European manufacturers concerned as Chinese EVs steal spotlight at Munich Auto Show
Chinese electric vehicle (EV) manufacturers are stealing the spotlight and making a resounding impact at the ongoing Munich International Motor Show (IAA Mobility Show), leaving their European counterparts severely concerned. The expertise being displayed by Chinese manufacturers at the Munich International Motor Show appears well ahead of what European manufacturers have to offer in the realm of EVs. Even some German reporters who have attended at the automobile show have pointed to the widening rift between the European and Chinese EVs in terms of what they have to offer.
Chinese manufacturers’ prowess in the realm of EVs seems to be presenting a considerable challenge for their European counterparts as they are struggling to create more affordable emissions-free vehicles to bridge the widening gap with China.
Luca de Meo, Chief executive officer of Renault, admitted the dire need to bridge the gap between European and Chinese manufacturers’ expertise in the realm of EVs. He stressed the urgency of narrowing down the cost differential with Chinese competitors. He expressed hope that a decrease in manufacturing costs and EV prices could go a long way to make European EVs more competitive. Meo’s views surfaced as Renault is gearing up to launch its R5 EV sometime in early next year. The RS EV will reportedly be 25 to 30 per cent cheaper than its fully-electric Scenic and Megane models.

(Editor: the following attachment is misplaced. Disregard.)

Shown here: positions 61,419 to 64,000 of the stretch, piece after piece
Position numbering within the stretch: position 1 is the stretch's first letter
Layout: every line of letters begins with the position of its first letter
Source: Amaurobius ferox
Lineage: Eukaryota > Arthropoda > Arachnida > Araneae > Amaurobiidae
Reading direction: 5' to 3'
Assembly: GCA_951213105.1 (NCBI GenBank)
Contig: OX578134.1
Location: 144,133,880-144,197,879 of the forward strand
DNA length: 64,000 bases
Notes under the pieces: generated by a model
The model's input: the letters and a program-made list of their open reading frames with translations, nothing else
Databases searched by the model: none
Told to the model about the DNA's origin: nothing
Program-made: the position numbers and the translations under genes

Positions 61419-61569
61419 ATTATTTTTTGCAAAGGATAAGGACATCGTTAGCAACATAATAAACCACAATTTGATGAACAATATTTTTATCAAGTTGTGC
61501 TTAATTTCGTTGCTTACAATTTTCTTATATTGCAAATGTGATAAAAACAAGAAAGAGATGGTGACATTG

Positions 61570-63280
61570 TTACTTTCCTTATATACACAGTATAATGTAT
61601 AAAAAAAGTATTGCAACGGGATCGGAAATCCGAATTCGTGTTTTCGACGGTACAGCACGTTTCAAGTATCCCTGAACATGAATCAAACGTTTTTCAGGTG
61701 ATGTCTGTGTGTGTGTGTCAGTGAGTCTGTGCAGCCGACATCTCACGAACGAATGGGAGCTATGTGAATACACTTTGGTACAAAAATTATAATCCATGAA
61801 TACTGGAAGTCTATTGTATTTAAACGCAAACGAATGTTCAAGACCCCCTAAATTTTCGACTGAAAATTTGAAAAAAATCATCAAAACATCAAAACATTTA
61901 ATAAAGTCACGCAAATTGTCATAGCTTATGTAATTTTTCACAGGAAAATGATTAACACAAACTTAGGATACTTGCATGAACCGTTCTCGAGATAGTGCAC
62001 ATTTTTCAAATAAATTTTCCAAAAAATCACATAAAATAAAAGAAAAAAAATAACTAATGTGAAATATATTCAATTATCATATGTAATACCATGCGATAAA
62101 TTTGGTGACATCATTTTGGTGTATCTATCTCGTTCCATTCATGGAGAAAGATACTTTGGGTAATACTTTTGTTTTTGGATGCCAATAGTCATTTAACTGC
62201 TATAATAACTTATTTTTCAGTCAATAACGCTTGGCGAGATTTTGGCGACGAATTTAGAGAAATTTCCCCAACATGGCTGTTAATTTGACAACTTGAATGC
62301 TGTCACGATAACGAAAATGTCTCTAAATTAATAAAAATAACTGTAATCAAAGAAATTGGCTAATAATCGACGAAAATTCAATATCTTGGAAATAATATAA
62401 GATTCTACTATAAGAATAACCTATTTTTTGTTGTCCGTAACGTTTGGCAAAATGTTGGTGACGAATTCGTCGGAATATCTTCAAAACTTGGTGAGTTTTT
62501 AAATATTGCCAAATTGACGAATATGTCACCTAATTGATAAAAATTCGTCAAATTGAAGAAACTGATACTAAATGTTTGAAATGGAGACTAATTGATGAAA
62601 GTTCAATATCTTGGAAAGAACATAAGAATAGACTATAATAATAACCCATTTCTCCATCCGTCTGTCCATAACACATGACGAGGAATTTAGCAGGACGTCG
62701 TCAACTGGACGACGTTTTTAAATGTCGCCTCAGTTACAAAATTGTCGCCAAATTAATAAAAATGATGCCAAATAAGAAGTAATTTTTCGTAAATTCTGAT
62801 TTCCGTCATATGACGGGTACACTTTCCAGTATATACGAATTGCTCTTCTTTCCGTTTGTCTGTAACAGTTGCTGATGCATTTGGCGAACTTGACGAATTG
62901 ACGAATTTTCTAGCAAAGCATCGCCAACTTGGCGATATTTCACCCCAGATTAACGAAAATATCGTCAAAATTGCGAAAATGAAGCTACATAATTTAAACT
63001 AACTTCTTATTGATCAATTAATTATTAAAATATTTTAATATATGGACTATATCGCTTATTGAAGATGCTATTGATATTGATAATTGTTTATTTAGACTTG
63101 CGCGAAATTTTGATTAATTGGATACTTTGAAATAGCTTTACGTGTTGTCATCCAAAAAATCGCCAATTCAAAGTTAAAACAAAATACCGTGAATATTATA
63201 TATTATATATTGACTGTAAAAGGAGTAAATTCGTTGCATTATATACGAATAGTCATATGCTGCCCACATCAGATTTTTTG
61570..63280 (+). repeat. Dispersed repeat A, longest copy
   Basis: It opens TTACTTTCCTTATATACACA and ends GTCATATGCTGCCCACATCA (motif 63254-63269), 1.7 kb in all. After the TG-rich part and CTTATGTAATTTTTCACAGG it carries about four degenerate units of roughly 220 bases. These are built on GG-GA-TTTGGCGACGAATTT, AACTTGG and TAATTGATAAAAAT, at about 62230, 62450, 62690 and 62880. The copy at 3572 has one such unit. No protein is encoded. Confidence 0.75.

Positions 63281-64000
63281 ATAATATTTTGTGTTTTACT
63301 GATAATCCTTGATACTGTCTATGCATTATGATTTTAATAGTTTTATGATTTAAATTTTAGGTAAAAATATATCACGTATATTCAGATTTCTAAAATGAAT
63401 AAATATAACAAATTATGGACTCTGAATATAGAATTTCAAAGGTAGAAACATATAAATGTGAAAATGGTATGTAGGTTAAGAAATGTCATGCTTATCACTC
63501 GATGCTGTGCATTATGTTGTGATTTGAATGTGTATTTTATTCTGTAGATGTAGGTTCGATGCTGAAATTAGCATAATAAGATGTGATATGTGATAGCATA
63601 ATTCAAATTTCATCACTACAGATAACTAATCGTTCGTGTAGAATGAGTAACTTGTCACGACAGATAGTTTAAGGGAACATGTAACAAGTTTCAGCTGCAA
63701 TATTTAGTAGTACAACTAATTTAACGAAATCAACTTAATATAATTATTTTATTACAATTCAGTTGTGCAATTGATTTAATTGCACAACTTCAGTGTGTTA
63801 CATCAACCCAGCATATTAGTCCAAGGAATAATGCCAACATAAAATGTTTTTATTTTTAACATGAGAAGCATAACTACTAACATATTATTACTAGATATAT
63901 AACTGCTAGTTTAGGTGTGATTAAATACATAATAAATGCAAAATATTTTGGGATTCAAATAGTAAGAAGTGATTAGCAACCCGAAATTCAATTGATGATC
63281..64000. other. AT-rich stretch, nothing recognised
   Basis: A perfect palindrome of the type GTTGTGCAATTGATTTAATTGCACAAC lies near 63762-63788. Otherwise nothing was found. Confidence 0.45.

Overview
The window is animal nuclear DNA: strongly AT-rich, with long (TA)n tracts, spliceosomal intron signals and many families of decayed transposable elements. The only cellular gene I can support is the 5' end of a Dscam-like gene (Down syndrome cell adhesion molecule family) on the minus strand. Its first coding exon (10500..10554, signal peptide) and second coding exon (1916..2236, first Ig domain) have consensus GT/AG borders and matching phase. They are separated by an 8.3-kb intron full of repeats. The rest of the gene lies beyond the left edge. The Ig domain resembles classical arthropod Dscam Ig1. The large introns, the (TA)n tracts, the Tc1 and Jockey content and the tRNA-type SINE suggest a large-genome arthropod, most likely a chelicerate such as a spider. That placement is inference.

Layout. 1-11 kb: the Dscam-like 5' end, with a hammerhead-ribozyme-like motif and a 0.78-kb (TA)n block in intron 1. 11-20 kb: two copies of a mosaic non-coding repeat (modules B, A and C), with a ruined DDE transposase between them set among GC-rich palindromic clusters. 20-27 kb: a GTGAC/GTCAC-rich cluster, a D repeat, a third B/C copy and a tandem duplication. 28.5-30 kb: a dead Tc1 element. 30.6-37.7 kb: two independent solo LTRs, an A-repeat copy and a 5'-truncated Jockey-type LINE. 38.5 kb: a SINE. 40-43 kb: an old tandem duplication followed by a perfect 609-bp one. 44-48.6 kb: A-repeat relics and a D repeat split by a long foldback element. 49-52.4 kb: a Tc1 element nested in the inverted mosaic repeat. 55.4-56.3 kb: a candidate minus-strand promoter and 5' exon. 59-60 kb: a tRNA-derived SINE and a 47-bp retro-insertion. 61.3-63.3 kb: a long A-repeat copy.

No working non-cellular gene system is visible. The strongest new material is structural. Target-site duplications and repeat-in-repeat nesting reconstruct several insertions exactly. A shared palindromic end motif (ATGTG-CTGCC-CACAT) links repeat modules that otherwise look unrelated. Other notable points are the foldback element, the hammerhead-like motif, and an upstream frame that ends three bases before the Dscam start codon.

Chinese vehicle manufacturers like BYD, Xpeng and NIO are actively increasing their focus on Europe’s fast-growing EV market, which has witnessed an impressive 55 per cent surge in sales during the past few quarters. In the first seven months of this year, the European EV market constituted around 13 per cent of total car sales in the region.
This increasing Chinese presence is noticeably evident at the ongoing Munich Auto Show, with a remarkable 41 per cent of exhibitors hailing from Asia, especially from China. A number of prominent Chinese EV makers like BYD and Xpeng, along with the leading battery producer CATL, underscoring the global competitiveness of Chinese EV industry.
Automotive consultancy Inovev recently highlighted Chinese EV brands’ growing influence in Europe. According to the consultancy’s latest report, Chinese brands have made significant headway into Europe’s EV market, with 8 per cent of new EVs sold in the region this year being manufactured by Chinese companies. The seems to be small but it represents a substantial increase from 4 per cent in 2021.